10672 - Marbles on a Tree
We are given a rooted tree with n vertices. For each vertex v, we are given m marbles which rest on v. In total, there are n marbles. Our goal is to equally distribute the n marbles, such that we minimize the number of marble movements needed to reach equilibrium.
The first thing to notice is that n may be as large as 10,000, and thus we will need a reasonably fast solution. An algorithm that takes time will probably timeout. Initially, it is hard to come up with an optimal strategy for moving the marbles, it seems that there are so many possible choices. Should we try to move all the excess marbles from the vertex with the greatest marble count? Where would we put them? However, if we consider a leaf vertex v in the tree, it is clear that they only way to move marbles to and from v is to get them from the parent of v. Thus, if leaf vertex v has m marbles, clearly, we must move m-1 marbles from v to the parent of v, so that v will have exactly 1 marble.
This idea gives us a nice algorithm to solve the problem. While the tree has more than one node, we take a leaf, move all but one of its marbles to its parent, and remove the leaf. While it is possible that a vertex will have a negative marble count during the process of this algorithm that is perfectly acceptable, it just means that that vertex is 'owed' marbles by its parent so that it can satisify its children. The sum of the marble count through the algorithm always equals exactly n, so there are still enough marbles to go around.
We maintain the tree as a simple data structure as follows. We keep two arrays, One array stores at index i, the parent of vertex i. The other array stores at index i, the out degree of vertex i. Note that the leaves in the tree are vertices having out degree 0.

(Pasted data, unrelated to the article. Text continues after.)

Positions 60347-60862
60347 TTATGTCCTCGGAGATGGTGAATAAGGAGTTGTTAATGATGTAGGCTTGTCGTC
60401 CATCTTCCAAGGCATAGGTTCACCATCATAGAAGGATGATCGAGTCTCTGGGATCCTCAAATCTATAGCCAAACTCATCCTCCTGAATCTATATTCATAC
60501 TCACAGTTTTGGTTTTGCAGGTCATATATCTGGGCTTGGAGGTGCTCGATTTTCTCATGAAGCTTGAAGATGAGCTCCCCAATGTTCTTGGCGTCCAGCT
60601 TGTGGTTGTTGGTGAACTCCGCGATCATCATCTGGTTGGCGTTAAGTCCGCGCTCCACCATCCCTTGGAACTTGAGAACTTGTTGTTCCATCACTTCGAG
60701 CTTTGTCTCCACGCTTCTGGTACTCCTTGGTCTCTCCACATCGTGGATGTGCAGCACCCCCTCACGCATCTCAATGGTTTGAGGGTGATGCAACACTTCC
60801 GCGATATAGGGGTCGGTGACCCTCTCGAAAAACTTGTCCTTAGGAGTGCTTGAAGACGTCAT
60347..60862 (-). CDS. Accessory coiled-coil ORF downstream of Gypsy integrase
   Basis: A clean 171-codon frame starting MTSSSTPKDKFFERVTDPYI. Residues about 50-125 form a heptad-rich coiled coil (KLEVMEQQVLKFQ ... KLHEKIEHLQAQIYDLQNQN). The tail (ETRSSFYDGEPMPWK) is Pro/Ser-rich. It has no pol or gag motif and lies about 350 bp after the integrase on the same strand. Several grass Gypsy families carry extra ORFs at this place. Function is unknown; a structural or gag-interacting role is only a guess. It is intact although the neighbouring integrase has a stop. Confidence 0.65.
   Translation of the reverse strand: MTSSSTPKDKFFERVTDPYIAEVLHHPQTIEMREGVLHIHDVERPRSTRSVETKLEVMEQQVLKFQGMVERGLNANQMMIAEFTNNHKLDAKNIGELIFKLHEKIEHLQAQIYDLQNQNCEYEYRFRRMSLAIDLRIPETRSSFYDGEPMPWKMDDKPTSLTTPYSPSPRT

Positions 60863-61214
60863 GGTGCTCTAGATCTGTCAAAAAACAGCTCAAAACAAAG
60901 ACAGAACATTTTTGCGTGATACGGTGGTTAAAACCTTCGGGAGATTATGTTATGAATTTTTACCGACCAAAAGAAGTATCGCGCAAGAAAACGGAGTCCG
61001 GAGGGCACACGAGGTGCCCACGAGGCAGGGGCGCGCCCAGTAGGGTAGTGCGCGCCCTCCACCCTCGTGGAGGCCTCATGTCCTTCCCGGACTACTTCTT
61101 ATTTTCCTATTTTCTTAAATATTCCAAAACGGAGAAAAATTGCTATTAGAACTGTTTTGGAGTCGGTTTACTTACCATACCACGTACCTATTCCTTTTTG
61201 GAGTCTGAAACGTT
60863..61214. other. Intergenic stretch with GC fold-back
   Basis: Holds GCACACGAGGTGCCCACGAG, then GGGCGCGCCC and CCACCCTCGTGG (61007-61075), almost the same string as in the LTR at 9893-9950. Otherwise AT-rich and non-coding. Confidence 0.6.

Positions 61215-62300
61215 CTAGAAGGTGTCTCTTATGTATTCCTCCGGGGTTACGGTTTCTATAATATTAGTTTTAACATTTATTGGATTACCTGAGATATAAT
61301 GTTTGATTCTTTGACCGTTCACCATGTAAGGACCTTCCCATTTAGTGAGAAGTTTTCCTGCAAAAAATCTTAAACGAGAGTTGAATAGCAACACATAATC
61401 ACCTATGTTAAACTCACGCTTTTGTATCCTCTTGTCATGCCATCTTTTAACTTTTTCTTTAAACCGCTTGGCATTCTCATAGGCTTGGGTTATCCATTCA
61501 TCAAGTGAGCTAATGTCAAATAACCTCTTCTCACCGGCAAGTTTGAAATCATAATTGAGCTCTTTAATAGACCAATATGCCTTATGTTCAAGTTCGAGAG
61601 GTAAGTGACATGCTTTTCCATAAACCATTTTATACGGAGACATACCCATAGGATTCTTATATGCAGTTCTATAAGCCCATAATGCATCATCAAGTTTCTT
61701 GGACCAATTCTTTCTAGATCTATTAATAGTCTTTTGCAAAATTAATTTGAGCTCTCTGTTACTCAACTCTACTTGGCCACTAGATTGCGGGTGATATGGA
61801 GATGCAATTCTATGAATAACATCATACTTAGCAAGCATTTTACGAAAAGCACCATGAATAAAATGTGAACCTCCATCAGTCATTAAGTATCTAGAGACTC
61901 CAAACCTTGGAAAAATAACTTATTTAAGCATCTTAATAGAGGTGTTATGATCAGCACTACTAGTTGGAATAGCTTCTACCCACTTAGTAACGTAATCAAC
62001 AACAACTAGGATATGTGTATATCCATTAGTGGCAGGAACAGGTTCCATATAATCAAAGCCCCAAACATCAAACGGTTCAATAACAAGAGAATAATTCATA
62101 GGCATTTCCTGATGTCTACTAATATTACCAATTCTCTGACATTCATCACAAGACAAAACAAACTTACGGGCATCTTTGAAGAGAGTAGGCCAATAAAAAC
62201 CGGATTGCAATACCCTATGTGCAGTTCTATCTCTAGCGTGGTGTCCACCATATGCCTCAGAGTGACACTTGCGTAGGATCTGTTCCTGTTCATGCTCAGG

Now all that is needed is a way to iterate through the leaves of a rooted tree, removing the the leaves from the tree are visited. This is really just the reverse of a topological sort. We do something resembling a breadth first search from the leaves up to the root. We create a queue, initially empty, and then proceed to put all leaves in the queue. We find the leaves with a simple linear search through the out degree array. Then we begin dequeing leaves from our queue. When we take a new leaf v, from the front of the queue. We decrement its parent's out degree by 1, since v will be removed from the tree, its parent will have one less child. If the outdegree of the parent becomes 0, we put the parent in the back of the queue, as the parent just became a leaf. Now we do any needed processing on v. In our case, our leaf v has m marbles, so we move m-1 marbles to our parent, and we add to our move count.
Consider an arbitrary edge of the tree. Removing it splits the tree into two subtrees.
Let there be A marbles in one of the subtrees, let B be the number of nodes in that subtree. Then clearly in an optimal solution exactly |B-A| marbles will travel along this edge. Summing this up for all edges gives the desired answer. This leads to an alternate solution.
This solution can also be implemented as a simple depth-first search of the tree. Once we are leaving a vertex v, we can compute the size and marble count for its subtree, and thus the count of marbles traveling along the edge from v to its parent.
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